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Full text of "Memoirs Of Joseph Grimaldi"

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others who had passed in and out of the theatre during the
time the two young men were standing in the lobhy.

Recollecting the intimate terms upon which the two appeared
to be, and the appointment which was made between them for
the following morning, " at ten precisely," there is little reason
to doubt that if the sailor had disappeared without the know-
ledge or privity of his companion, the latter would infallibly
have applied to Grrimaldi to know where his brother was.
Coupling the fact of his never doing so, and never being seen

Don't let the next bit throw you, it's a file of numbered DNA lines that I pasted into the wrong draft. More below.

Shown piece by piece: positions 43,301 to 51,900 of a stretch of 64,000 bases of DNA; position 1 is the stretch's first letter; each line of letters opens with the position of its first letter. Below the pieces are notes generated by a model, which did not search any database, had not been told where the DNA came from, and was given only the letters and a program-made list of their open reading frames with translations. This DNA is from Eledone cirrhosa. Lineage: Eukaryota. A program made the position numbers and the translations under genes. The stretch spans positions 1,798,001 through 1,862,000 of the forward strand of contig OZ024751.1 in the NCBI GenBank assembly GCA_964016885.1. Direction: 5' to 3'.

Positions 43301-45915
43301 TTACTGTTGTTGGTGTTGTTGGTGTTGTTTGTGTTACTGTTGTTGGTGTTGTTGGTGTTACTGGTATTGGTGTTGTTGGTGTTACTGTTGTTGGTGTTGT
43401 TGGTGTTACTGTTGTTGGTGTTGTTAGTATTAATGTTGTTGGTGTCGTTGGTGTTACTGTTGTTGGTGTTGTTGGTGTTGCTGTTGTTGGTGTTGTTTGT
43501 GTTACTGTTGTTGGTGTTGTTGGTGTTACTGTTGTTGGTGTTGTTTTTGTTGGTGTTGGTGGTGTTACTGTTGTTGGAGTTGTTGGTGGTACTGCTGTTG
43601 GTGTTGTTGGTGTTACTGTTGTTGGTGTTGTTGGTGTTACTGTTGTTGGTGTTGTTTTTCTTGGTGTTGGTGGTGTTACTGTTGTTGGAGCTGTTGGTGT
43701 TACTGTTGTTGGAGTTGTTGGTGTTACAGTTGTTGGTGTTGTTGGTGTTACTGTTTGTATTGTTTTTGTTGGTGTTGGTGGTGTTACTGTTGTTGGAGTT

or heard of again, with the circumstance of the lost man never
having evinced the least inclination to take Trim, home with him,
to retain Trim when he was in his brother's company, or even to
introduce him in the slightest manner, (from all of which it
would seem that he was some bad or doubtful character,) the
family arrived at the conclusion,—if it should ever be an unjust
one, it will be forgiven,—that this man was cognizant of, if
indeed he was not chiefly instrumental in bringing about, the
untimely fate of the murdered man, for such they always sup-
posed him.   "Whether they were right or wrong in this con-
clusion will probably ever remain unknown.

I- 2e and for a long period afterwards, a source of bitter, although